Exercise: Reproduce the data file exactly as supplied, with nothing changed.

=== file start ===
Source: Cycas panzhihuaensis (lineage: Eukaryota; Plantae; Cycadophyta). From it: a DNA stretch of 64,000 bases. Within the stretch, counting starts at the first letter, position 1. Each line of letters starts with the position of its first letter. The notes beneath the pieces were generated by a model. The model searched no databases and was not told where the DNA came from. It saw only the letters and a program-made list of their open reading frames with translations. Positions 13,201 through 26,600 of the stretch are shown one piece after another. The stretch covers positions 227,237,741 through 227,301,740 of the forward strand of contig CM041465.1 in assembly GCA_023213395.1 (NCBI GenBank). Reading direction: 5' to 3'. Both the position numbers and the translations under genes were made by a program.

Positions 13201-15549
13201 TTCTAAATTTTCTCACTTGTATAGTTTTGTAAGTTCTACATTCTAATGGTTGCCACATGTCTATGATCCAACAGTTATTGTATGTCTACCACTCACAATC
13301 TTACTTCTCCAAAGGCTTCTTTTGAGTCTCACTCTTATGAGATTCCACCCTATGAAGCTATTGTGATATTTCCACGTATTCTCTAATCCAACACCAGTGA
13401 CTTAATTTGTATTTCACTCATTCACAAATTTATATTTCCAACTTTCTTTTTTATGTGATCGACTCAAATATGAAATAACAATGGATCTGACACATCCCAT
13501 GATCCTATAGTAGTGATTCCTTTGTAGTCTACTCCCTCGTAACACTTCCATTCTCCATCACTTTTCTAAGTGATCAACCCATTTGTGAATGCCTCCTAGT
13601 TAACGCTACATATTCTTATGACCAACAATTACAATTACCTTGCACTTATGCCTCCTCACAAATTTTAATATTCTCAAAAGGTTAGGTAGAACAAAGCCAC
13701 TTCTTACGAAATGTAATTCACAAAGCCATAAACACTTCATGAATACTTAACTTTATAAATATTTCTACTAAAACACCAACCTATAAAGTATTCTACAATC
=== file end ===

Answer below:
Source: Cycas panzhihuaensis (lineage: Eukaryota; Plantae; Cycadophyta). From it: a DNA stretch of 64,000 bases. Within the stretch, counting starts at the first letter, position 1. Each line of letters starts with the position of its first letter. The notes beneath the pieces were generated by a model. The model searched no databases and was not told where the DNA came from. It saw only the letters and a program-made list of their open reading frames with translations. Positions 13,201 through 26,600 of the stretch are shown one piece after another. The stretch covers positions 227,237,741 through 227,301,740 of the forward strand of contig CM041465.1 in assembly GCA_023213395.1 (NCBI GenBank). Reading direction: 5' to 3'. Both the position numbers and the translations under genes were made by a program.

Positions 13201-15549
13201 TTCTAAATTTTCTCACTTGTATAGTTTTGTAAGTTCTACATTCTAATGGTTGCCACATGTCTATGATCCAACAGTTATTGTATGTCTACCACTCACAATC
13301 TTACTTCTCCAAAGGCTTCTTTTGAGTCTCACTCTTATGAGATTCCACCCTATGAAGCTATTGTGATATTTCCACGTATTCTCTAATCCAACACCAGTGA
13401 CTTAATTTGTATTTCACTCATTCACAAATTTATATTTCCAACTTTCTTTTTTATGTGATCGACTCAAATATGAAATAACAATGGATCTGACACATCCCAT
13501 GATCCTATAGTAGTGATTCCTTTGTAGTCTACTCCCTCGTAACACTTCCATTCTCCATCACTTTTCTAAGTGATCAACCCATTTGTGAATGCCTCCTAGT
13601 TAACGCTACATATTCTTATGACCAACAATTACAATTACCTTGCACTTATGCCTCCTCACAAATTTTAATATTCTCAAAAGGTTAGGTAGAACAAAGCCAC
13701 TTCTTACGAAATGTAATTCACAAAGCCATAAACACTTCATGAATACTTAACTTTATAAATATTTCTACTAAAACACCAACCTATAAAGTATTCTACAATC